This is what happens when you sell products, folks. If you're going to be taking people's money, you'd better be darned sure that what you claim it can do is scientifically valid. When it comes to footwear, we've seen this before with Sketchers Shape-up line of shoes and FitFlop's sandals.

I'm sure so many podiatrists are laughing about all of this. The most vocal of them take great pleasure in getting on their anti-barefoot-running Websites, their Twitter accounts, and other outlets to essentially say, "See?! The evidence isn't there that minimalist shoes are good for you! We've been saying it all along!"

I totally get it. It's academically dishonest to make claims that using a product aids the feet in reducing injuries and getting stronger when there's no evidence. That makes sense.

As I type this, I'm wearing one of my FOUR pairs of Vibram Fivefingers. Why? Because I have to wear closed-toe shoes for my job. Otherwise I'd be barefoot.

Bare feet are the human condition. Let's all keep remembering that. We were born with bare feet. People have lived for millenia with no shoes and done fine.

In everything we do, going barefoot should be the baseline and any shoes should be added only as necessary. Any claims about what those shoes or orthotics or braces or whatever can do should be based around improving the human condition and they should be backed by evidence.

So instead of:

"Vibram Fivefingers strengthen the feet and reduce injuries" (compared to standard shoes) ...

The claims should be:

"Vibram Fivefingers increase traction on many surfaces and protect the feet while preserving most of the foot's natural function."

See the difference? It's easy to get into legal hot water with the first statement -- obviously, because it happened. It's a lot harder with the second.

I wear Vibram Fivefingers, among other brands of minimal footwear, when I need something on my feet for protection, warmth, or to fulfill a policy when it's not okay to challenge the system. I wear them because they add little to the feet -- NOT because they are so much less bulky or injurious than normal shoes.

As the Barefoot Alliance says in it's main hashtag, #BarefootIsHuman. Let's stop making baseless claims that hurt the underlying intent of the barefoot/minimalist movement and start behaving as if shoes add to the feet instead of barefoot being the subtraction of shoes.

It's more accurate all around, and more honest.

Tuesday, April 15, 2014

Please Donate to Help My Son and Other Kids with Neurological Disorders

For the second year in a row, I'm running the Hospital Hill Run half marathon BAREFOOT to raise money on behalf of my son, Benjamin, for the Joshua Center for Neurological Disorders. That's 13.1 miles without shoes for a kiddo that means the world to me!

Our son Benjamin lives with a few neurological disorders, including Tourette's, ADHD, and OCD. He's a GREAT kid -- as you can see from the picture -- but he rarely gets to spend time with other kids who "get" what he lives with and who won't make fun of him for his tics and quirks.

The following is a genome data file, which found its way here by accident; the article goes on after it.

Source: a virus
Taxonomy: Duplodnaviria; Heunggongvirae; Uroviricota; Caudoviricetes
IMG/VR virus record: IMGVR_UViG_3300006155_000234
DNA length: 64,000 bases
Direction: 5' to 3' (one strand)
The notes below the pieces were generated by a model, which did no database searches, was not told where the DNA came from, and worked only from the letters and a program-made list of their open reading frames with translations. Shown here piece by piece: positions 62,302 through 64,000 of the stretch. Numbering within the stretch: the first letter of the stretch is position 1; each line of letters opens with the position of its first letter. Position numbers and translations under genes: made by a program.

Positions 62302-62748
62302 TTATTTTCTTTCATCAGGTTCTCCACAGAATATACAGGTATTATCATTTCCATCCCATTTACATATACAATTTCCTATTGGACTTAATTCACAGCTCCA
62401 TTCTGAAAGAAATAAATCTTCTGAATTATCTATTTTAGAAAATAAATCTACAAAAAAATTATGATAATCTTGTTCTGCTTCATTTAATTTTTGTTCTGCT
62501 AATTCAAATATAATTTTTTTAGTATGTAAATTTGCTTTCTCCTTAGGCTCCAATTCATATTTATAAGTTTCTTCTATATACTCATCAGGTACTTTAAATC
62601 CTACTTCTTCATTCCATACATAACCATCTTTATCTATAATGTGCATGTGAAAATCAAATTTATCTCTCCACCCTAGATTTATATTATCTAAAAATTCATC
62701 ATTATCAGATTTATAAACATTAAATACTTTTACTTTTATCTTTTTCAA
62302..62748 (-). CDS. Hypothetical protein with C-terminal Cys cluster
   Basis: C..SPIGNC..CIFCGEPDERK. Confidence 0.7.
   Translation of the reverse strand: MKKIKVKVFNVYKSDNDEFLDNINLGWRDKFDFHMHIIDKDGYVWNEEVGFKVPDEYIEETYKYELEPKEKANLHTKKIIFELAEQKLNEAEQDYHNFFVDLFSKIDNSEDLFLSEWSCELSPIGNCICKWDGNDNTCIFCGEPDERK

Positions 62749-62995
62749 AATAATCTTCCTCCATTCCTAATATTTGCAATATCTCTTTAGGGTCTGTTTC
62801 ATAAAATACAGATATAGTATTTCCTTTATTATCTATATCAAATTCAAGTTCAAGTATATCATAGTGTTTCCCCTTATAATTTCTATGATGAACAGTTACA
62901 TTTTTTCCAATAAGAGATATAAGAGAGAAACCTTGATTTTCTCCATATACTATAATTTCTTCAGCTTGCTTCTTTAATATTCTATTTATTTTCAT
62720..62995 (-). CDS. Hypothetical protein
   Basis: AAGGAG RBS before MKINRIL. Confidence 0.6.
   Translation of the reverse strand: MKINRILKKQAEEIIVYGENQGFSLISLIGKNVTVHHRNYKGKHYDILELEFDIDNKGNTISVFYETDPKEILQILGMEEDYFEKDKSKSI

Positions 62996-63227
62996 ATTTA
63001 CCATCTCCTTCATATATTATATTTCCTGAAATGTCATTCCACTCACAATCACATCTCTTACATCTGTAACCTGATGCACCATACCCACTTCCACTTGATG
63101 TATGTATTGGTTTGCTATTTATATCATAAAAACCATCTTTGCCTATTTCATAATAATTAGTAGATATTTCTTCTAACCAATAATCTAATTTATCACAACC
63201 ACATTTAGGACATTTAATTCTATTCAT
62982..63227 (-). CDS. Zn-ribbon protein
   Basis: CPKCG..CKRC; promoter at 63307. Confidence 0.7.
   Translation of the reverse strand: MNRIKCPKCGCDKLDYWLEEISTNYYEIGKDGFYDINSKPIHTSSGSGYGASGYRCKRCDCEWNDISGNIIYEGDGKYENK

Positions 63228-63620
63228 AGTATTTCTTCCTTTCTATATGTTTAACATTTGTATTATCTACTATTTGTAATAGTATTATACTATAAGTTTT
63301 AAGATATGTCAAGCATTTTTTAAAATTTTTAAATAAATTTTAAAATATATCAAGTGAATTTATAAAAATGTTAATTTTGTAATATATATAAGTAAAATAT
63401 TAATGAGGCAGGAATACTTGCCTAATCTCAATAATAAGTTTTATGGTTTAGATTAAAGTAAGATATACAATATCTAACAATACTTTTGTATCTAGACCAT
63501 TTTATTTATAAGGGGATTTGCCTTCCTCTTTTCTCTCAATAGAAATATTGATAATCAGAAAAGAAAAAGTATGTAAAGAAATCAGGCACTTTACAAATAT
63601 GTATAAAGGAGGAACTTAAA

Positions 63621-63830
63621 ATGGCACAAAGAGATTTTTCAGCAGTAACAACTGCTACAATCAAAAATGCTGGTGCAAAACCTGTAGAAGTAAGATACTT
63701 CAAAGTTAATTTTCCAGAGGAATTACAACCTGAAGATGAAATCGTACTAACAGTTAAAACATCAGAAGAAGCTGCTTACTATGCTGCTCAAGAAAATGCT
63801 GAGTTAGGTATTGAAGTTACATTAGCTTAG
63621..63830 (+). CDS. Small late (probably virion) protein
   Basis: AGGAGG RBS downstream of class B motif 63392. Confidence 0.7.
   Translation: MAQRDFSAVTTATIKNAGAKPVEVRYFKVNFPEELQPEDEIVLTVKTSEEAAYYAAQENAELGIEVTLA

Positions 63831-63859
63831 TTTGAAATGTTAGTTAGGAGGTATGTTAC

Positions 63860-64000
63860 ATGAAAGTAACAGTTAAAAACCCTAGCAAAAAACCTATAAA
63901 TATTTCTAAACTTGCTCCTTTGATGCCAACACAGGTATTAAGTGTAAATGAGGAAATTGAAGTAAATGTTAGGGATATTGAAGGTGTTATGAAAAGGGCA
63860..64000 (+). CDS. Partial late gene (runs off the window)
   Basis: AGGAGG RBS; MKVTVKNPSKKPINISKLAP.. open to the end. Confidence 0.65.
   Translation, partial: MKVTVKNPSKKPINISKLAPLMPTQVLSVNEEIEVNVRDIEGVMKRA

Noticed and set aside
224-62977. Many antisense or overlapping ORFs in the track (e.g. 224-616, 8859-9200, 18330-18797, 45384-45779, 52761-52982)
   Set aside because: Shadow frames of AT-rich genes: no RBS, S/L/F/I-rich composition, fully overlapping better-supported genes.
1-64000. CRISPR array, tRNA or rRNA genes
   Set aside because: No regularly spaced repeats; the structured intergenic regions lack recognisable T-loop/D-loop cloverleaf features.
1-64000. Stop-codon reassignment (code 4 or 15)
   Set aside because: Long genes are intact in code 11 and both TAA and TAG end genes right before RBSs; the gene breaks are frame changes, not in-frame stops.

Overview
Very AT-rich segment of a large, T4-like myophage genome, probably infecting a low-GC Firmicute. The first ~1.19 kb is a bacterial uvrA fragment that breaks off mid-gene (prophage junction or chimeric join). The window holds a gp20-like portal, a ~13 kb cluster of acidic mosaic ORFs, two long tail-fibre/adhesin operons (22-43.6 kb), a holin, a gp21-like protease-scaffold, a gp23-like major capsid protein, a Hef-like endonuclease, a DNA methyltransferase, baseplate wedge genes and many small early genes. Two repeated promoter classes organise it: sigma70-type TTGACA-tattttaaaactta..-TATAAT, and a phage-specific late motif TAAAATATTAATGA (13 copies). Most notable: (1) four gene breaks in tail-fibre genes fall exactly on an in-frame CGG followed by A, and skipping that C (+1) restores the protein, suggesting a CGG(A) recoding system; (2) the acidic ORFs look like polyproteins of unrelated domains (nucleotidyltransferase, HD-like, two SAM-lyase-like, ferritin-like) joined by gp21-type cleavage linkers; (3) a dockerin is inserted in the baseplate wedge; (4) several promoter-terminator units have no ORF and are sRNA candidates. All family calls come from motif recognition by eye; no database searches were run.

At Joshua Center's camp each year, Benjamin CAN spend a few days with others who live with the same struggles he lives with. He makes new friends and remembers that there are others like him who won't judge him -- all while having a ton of fun!

Benjamin was able to go to the Joshua Center's camp on a scholarship last year thanks to the generous support of people like you!

Please click the "Donate Now" button at the top right corner of this blog or visit my fundraising page by clicking this link to help us help kids like Benjamin. THANK YOU!

Friday, April 4, 2014

Thoughts on a Podiatrist's Facebook Post

This week I was taken aback by a post that a podiatrist put on Facebook and subsequently tweeted:

What I find most shocking is that every single one of those ailments certainly happened because shoes caused those pathologies in the feet.

Dr. Steve Bloor, barefooter and podiatrist in the UK, has said on a number of occasions that he thinks a significant amount of foot pathology is caused or exacerbated by shoes.

Yet podiatrists often recommend that people never go barefoot. They claim that feet need support, bare feet will acquire athlete's foot or nail fungus, and unprotected feet are simply at too great a risk of injury.

I don't have a problem with podiatrists and their profession. I think they serve an important purpose, but how about we, as a society, give our own bare feet a chance to be strong and flexible on their own. If injury occurs, then podiatrists can help us get back on our own two (bare) feet.

Dr. Bloor, told me in an interview a few years ago that, "I now believe the foot is well designed for supporting itself and the rest of the body if it is given a chance to do so without being hindered by footwear."

The answer to foot problems like bunions, neuromas, hammer toes, and the like is not fixing them, then putting those feet back into shoes. As the Barefoot Alliance says, "Barefoot is human." Constant shoe use is not a characteristic of how we are made to function.